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Facebook’s Nebraska Data Center Will be Powered by Wind

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The Omaha Public Power District proved to be an innovative energy partner, playing a key role in helping to bring Facebook’s massive data center to Papillion, Nebraska, and enabling  the company to power its new center with 100% renewable energy through its Rate 261M.
Facebook’s Nebraska Data Center Will be Powered by Wind

To qualify for this rate, a customer must be large enough to meet certain criteria, such as requiring a minimum of 20 MW of demand for 161 Kv service and 200 MW of demand for 345-kV service.  A customer also needs to own or acquire its own substation.

“We’re on a mission to connect the world, and we’re committed to powering this connectivity with the smallest footprint possible,” Peter Freed, renewable energy manager at Facebook, was quoted as saying in a press release on OPPD’s website. “Our goal is to reach 50 percent clean and renewable energy in our electricity supply mix for our data centers in 2018, and our work with OPPD brings us one step closer.”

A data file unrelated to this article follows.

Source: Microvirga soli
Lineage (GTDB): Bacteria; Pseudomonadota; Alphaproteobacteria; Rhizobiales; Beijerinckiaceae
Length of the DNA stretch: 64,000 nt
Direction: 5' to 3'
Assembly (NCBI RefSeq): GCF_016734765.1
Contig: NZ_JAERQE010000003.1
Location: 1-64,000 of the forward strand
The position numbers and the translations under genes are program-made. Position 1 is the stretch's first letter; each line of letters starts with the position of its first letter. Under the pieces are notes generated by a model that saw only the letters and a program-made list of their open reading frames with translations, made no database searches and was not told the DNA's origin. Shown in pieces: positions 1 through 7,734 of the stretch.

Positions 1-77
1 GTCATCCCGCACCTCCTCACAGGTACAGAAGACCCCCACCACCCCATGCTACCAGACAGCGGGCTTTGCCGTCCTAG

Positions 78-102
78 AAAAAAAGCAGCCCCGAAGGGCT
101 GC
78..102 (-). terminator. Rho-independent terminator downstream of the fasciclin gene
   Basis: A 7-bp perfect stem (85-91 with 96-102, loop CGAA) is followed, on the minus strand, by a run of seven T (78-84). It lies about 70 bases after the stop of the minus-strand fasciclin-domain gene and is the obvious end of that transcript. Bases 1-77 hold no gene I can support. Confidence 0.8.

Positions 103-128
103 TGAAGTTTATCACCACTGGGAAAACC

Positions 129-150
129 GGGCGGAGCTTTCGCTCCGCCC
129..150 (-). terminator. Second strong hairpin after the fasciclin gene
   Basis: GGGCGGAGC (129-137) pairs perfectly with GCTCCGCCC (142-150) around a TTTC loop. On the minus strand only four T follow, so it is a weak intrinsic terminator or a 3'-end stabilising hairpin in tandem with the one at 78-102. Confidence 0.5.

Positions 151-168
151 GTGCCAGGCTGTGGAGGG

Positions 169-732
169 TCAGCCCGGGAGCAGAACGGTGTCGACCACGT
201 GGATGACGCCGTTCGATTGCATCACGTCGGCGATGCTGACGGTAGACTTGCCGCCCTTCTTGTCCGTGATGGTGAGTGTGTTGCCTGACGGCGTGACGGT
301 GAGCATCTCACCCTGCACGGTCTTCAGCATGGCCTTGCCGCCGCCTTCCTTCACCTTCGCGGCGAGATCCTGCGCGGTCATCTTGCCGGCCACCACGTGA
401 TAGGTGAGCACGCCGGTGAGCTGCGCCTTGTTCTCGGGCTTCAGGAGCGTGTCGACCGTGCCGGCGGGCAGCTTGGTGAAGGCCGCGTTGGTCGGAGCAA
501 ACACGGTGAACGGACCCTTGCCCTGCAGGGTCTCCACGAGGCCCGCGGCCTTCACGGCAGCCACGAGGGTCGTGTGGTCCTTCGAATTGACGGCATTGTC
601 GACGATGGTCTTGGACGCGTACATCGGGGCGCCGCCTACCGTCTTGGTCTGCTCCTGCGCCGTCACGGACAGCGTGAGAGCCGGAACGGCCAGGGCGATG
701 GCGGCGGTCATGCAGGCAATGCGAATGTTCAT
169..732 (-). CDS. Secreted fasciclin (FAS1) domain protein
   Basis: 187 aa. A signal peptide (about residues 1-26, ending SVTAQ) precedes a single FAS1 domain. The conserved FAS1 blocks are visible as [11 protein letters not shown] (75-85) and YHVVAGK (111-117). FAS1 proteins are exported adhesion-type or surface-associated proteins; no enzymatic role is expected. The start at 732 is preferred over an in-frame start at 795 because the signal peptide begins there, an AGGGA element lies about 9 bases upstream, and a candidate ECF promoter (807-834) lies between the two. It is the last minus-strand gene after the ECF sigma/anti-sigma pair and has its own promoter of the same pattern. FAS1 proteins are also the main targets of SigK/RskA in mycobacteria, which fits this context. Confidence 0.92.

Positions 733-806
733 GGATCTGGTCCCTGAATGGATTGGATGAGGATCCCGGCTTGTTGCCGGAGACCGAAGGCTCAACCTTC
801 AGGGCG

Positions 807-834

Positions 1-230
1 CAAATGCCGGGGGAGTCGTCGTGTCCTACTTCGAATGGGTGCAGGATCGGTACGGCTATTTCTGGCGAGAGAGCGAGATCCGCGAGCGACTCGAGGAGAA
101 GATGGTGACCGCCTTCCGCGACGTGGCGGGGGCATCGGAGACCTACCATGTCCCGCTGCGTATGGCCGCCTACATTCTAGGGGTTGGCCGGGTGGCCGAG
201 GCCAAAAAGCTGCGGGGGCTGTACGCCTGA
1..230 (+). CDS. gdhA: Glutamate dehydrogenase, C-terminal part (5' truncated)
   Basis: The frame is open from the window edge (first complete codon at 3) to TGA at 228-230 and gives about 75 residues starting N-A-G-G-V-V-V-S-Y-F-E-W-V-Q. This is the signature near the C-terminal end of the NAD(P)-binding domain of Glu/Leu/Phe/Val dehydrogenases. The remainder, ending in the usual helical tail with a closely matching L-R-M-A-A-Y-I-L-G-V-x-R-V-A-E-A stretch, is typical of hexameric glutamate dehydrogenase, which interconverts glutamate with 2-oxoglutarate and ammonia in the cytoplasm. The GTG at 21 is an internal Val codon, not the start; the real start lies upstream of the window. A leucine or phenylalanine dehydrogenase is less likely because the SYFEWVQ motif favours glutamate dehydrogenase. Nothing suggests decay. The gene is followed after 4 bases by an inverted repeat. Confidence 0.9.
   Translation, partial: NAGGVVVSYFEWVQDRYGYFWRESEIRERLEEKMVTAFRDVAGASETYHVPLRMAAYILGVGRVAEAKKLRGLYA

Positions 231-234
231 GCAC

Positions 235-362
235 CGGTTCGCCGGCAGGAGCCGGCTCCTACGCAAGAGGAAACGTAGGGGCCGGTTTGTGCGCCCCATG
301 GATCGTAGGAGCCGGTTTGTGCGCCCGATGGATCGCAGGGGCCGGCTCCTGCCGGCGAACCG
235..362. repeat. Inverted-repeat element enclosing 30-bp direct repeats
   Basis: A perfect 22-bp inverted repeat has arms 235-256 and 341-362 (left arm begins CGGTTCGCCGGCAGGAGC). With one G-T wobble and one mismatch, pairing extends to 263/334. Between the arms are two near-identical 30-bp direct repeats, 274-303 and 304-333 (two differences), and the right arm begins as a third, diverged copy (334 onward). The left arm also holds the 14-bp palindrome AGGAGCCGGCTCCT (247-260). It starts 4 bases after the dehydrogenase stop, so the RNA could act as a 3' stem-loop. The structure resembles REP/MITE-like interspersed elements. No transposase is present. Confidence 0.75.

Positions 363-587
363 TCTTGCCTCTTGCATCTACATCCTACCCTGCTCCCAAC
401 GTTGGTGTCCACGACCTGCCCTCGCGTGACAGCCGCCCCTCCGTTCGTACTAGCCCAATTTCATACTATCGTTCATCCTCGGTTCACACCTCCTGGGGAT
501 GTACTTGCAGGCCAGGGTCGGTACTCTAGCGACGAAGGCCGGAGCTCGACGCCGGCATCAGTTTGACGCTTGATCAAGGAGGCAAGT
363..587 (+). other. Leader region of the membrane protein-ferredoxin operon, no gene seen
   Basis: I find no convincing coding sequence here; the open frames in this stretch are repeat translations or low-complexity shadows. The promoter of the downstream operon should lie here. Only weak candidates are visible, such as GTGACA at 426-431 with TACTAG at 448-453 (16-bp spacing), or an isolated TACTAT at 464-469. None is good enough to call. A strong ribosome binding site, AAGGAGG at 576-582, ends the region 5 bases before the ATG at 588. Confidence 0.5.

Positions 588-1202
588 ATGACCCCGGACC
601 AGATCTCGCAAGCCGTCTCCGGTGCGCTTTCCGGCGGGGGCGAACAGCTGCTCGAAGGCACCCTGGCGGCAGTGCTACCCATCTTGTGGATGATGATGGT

Facebook will get its renewable energy from the resurrected Rattlesnake Creek Wind Project. The project is located in Dixon County, Nebraska — about 100 miles from the data center — and will create up to 300 additional construction jobs.

The original development generated a buzz in 2013 when Kansas-based Tradewind Energy made its plans for the development public. But the company mothballed the project when it couldn’t find a buyer in time to take advantage of federal tax credits, according to the Omaha World-Herald.

The new Rattlesnake Creek project at 320 megawatts is significantly larger than the original iteration of 200 megawatts.

Facebook will purchase 200 megawatts of the Rattlesnake Creek’s output and the remaining 120 megawatts will be sold to other buyers.

Construction is expected to start by the end of this year. Once completed, it will be the second-largest wind farm in Nebraska.

Photo courtesy  City of Papillion

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